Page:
Did you know, dieting makes us emotionally eat? A study of 35,000 people showed that dieters partake in more emotional eating than non dieters. So if you have a history of dieting, have some understanding and compassion for yourself. It’s not your fault. Again the diet has failed you. 

Just stop here a moment and think about that – dieting drives emotional responses, not just physical ones, but that’s not something that’s ever addressed at diet clubs.

Self Care

There are actually positives that we can take from emotional eating. Self care and kindness can help with managing your emotions. In fact, your emotions might be highlighting things in life that you need but are missing. Things such as…

  • Rest
  • Sensual pleasure
  • Being able to express feelings
  • Being heard
  • Being creative or enjoying intellectual stimulation
  • Comfort and warmth
  • Nurturing
  • Having a good cry

An important note when thinking about emotional wellbeing is looking at social media and how that makes you feel. Are your social media feeds full of things that leave you feeling full of joy and happiness (think cute puppies, people doing funny dances, comedians….. anything that you enjoy), or full of things that make you feel low, bad about yourself, or makes you compare yourself to others? With social media everywhere now it’s an important thing to consider as a contributor to your emotional wellbeing and your relationship with food and your body.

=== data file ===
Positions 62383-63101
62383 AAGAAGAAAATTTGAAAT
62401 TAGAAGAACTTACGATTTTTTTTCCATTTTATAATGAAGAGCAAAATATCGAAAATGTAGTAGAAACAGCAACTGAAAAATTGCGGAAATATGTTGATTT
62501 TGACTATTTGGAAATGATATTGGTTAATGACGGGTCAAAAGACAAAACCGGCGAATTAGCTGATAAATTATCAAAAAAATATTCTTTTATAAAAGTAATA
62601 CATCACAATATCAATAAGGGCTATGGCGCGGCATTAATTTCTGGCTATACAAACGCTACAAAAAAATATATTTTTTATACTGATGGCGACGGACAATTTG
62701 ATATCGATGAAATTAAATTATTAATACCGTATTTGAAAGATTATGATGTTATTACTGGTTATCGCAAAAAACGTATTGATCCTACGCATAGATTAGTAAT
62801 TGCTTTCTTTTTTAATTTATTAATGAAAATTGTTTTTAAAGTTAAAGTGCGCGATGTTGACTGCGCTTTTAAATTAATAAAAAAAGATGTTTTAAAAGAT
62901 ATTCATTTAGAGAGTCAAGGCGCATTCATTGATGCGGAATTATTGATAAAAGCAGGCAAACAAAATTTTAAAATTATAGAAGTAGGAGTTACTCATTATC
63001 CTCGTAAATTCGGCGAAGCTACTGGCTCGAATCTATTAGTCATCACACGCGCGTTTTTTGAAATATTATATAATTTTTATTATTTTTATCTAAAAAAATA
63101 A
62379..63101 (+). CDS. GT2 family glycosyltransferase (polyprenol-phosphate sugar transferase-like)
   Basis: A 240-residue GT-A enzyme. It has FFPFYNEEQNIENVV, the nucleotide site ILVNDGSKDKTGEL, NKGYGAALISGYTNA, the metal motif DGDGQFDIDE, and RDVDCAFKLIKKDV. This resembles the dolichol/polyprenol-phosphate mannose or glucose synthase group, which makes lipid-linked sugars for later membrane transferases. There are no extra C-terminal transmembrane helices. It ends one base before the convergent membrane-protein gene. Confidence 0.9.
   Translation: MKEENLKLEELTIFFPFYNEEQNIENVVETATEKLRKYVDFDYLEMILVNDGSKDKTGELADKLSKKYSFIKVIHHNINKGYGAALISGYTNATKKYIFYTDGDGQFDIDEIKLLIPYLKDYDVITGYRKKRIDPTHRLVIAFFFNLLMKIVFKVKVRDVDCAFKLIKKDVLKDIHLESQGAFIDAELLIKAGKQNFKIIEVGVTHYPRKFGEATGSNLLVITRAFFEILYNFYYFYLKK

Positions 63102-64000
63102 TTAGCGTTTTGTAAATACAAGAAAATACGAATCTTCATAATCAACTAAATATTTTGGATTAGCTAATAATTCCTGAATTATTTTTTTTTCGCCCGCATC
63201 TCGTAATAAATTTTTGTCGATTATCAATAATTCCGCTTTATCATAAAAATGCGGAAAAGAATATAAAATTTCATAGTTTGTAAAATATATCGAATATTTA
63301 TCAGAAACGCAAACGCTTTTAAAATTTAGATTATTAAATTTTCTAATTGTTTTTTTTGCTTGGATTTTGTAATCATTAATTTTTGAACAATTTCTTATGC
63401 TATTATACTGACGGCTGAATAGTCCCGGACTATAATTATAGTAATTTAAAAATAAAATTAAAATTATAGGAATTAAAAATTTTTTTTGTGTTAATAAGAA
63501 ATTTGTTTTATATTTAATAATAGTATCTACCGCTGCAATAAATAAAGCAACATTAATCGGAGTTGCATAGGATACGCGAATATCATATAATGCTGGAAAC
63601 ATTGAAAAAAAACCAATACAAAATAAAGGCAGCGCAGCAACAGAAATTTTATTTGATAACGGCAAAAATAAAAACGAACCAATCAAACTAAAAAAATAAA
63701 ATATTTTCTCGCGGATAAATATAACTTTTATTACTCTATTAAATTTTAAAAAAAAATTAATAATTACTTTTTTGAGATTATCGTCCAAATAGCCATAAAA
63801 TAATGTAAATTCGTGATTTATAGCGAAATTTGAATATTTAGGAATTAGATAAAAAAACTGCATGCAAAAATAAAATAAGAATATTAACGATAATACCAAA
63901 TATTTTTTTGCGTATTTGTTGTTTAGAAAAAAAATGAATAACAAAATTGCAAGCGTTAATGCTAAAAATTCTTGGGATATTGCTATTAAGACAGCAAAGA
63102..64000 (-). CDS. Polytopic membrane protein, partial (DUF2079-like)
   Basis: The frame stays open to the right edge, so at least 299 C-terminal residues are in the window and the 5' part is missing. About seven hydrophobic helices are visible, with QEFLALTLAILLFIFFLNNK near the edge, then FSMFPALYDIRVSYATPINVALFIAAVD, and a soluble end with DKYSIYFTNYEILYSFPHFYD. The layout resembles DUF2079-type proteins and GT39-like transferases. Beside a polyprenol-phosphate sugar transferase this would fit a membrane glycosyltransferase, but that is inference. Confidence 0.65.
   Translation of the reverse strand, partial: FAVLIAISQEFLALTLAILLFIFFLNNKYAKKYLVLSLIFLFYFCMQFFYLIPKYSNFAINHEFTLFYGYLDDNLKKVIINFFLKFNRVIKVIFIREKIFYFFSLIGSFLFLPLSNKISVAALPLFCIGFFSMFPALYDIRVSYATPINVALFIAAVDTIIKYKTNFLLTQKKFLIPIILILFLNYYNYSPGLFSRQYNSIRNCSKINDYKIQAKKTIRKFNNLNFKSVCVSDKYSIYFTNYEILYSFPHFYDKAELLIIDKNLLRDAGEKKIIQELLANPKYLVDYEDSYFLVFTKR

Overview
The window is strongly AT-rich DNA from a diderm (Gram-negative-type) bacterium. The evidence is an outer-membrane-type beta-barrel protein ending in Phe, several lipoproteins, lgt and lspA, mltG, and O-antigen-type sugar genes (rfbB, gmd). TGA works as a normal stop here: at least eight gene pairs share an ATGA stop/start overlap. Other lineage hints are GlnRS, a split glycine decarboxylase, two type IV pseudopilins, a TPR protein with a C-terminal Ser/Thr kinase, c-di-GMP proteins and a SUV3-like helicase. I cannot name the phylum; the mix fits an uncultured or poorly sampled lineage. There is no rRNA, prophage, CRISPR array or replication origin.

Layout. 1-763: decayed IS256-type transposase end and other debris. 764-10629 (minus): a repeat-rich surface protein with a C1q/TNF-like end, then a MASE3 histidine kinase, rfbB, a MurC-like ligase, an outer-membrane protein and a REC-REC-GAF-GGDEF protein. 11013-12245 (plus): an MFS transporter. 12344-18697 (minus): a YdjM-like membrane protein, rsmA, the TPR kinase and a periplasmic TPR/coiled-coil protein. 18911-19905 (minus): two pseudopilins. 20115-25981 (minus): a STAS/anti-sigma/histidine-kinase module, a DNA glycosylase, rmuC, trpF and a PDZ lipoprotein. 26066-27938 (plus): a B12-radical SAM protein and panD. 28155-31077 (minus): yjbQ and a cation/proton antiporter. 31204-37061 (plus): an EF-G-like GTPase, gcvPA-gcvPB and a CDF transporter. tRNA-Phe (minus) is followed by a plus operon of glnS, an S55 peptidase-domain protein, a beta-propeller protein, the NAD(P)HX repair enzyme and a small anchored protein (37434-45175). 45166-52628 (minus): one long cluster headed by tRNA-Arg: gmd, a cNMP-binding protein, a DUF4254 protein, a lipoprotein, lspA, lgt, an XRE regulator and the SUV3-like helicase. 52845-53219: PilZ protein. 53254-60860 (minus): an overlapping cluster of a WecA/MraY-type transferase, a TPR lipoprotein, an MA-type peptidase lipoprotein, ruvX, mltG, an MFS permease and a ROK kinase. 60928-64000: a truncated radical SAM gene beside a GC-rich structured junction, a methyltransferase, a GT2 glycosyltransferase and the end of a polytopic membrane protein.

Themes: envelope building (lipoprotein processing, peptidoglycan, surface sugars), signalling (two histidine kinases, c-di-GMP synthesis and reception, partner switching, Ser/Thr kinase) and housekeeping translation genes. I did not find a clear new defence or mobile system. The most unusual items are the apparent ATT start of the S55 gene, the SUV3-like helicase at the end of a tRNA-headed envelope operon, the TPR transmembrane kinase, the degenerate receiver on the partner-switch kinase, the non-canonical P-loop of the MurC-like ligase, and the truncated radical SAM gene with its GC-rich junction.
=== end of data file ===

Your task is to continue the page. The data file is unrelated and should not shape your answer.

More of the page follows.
Step 3, Heart

How do we integrate this into intuitive eating? The question to ask yourself here is 

“What will make my heart happy? What will satisfy my soul?”

To answer this you’ll ask yourself “Am I eating in response to something? What am I feeling?”.